A strange one this and no mistake. Mark Strand who had arisen as poet in Sarah Jackson’s lecture is now discovered lurking in Shapard and Thomas’s 1986 anthology of the then recently termed,’Sudden fiction’ which now typically Â called ‘Flash Fiction’.
The anthology I picked up in 1989 when fairly obsessed with post BASS* 1986 American Literature and many of the same individuals such as Carver, Barthelme, Coover, Wolff, Paley are present here
Dog Life is a slight, amusing yet somehow ephemeral take on male fidelity (I presume unless one meant to read the protagonist’s confessions as surreal realism and he actually was a dog). The male in bed (echoes of David Belbin’s Games in Bed here!) confesses that he formally a dog with dog-like instincts ….it hard not to read the list of conquests as anything other than male boasting and the female’s reaction of going back to sleep and forgetting about it just about sums up the tale.
Strand in this period up to 1985 had stopped writing poetry for ten years and the collection evidences a talent somewhat at sea by this example. Amusing but hardly on a par with his deep and melancholic poetry. He didn’t produce another volume of short stories nor a novel but did complete some children’s fiction and art criticism before returning to poetry in 1990. His comment in a interesting group of afterwords by the authors is oblique and not entirely convincing. He speaks of sudden fiction as ‘runtish’ which maybe sums up his feelings for it. I was no more convinced by his afterword than his story.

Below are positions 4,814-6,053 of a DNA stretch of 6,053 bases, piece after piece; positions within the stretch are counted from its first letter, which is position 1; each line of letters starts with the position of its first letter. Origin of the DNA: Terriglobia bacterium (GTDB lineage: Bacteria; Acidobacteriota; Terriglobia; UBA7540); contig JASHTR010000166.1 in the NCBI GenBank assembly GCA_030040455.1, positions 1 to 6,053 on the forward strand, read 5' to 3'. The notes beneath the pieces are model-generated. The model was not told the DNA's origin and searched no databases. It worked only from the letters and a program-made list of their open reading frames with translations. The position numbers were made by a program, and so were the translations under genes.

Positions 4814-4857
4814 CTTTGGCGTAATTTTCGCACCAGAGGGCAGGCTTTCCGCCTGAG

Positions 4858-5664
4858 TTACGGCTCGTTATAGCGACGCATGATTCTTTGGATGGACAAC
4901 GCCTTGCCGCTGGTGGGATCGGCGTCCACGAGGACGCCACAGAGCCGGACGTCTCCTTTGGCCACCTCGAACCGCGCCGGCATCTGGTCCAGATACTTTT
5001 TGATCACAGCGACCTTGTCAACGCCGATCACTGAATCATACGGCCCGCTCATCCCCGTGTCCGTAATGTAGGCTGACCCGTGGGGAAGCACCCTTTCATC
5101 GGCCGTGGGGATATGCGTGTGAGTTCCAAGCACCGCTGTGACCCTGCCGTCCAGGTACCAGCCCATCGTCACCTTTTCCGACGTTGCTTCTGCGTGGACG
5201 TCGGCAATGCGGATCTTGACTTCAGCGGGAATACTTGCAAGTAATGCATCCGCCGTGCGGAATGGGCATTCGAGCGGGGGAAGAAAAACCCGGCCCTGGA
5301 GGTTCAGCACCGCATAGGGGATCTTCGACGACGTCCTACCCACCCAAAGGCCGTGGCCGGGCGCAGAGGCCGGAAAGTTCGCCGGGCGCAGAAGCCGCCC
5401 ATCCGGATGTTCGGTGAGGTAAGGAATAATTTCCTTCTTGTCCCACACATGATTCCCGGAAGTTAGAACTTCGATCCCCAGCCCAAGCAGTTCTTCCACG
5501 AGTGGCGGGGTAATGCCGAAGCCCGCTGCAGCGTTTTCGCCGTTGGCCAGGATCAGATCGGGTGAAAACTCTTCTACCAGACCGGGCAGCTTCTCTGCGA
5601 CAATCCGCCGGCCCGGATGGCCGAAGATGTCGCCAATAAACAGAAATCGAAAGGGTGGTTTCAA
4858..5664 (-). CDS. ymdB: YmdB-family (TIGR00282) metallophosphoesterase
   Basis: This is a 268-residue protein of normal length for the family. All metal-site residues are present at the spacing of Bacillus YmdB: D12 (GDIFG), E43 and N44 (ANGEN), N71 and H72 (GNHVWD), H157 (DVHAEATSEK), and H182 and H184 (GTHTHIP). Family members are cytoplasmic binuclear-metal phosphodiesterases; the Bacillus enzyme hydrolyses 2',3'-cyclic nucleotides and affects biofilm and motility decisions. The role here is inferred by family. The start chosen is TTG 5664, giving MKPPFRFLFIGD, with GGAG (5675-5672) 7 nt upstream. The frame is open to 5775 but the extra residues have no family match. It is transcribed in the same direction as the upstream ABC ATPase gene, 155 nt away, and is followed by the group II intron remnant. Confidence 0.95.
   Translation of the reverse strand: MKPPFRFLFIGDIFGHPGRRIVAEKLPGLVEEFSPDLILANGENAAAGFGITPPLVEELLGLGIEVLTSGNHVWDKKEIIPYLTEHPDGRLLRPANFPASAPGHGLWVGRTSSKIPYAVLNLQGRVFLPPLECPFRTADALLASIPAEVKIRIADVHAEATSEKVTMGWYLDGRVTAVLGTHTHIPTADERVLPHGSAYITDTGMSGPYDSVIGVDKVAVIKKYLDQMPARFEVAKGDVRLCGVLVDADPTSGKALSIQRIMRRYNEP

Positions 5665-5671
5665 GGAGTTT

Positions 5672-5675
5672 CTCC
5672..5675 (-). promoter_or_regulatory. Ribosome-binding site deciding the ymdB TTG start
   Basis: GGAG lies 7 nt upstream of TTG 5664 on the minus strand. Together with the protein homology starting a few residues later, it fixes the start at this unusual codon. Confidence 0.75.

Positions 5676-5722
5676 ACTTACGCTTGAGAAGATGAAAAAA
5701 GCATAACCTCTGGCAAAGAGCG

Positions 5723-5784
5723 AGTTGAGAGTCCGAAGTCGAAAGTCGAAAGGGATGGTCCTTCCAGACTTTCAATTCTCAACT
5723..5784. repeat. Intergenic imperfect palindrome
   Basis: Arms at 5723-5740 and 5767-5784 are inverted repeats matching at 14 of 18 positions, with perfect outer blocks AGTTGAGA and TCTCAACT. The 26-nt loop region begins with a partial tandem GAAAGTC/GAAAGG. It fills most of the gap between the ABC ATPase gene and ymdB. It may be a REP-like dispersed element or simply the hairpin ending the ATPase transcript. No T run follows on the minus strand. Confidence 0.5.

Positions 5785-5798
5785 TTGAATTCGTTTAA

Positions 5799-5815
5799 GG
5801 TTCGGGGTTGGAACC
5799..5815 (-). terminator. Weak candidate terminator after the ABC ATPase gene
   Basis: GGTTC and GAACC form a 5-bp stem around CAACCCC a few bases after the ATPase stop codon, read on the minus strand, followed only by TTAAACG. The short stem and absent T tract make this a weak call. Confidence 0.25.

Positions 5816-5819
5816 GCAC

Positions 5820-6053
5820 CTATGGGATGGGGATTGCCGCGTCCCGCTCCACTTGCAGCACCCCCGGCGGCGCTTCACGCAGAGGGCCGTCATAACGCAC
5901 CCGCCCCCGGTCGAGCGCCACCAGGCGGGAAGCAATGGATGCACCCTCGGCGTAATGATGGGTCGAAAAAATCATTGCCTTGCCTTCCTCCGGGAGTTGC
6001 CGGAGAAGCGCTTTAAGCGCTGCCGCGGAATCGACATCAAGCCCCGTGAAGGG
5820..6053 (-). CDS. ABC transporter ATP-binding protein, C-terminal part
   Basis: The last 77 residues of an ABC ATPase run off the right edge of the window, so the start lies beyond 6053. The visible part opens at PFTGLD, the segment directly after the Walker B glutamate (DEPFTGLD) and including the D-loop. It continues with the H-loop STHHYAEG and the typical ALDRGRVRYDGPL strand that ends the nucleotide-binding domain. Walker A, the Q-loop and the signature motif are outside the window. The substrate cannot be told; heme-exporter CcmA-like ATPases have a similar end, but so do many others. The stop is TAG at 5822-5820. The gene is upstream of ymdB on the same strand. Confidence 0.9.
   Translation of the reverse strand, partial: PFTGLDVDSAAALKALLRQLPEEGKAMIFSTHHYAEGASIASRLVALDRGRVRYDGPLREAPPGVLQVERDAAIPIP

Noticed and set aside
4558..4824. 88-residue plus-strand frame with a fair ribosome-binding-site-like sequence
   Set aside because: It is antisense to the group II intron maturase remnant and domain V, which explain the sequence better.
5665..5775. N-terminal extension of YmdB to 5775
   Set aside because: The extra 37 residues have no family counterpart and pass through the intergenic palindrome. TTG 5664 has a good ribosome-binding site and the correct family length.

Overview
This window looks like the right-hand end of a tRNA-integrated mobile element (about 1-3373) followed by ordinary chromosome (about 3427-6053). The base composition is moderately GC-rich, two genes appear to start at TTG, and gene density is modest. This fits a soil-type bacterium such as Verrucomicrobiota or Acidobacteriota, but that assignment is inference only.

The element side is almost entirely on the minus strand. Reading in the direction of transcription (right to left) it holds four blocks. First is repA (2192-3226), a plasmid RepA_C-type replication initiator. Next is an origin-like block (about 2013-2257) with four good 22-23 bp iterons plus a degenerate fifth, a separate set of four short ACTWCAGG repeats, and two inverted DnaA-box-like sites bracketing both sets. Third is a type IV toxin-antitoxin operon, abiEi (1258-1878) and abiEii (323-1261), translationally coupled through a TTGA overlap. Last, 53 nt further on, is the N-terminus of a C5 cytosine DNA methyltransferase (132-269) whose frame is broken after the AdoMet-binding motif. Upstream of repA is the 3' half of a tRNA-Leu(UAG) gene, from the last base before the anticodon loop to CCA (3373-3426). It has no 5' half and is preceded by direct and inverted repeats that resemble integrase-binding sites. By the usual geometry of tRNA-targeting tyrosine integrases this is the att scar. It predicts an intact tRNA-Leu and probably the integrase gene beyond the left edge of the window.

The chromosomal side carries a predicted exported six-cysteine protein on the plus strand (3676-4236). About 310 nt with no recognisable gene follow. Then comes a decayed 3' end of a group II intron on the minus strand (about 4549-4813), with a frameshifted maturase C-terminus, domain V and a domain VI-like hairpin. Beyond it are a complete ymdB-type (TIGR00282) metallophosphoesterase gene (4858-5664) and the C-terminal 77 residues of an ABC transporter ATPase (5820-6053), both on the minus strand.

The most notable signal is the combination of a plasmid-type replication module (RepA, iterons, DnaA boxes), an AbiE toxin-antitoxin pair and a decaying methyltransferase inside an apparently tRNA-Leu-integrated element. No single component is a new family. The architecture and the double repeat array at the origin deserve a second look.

Far more significant is the development post 1986 (with the undoubted extra boost of the internet) of Sudden Fiction into Flash Fiction and the ensuing ‘movement’. A quick web search on ‘flash fiction’ shows that what was a curiosity in 1986 has bloomed into a veritable sea of algae with ‘Flash Fiction Day’, Competitions and even its own Wikipedia definition.
For what it’s worth it really isn’t anything more than very short pieces…rather than normal short stories. In my opinion it isn’t really a container for prose-poems that separate but can overlap if a poet feels it fits the term.
For me I come back to runtish….do I want to be a runt?
*Also the BASS (Best American Short Stories) 1986 edition edited by Carver probably a better place to look for where the entire short story was at this point.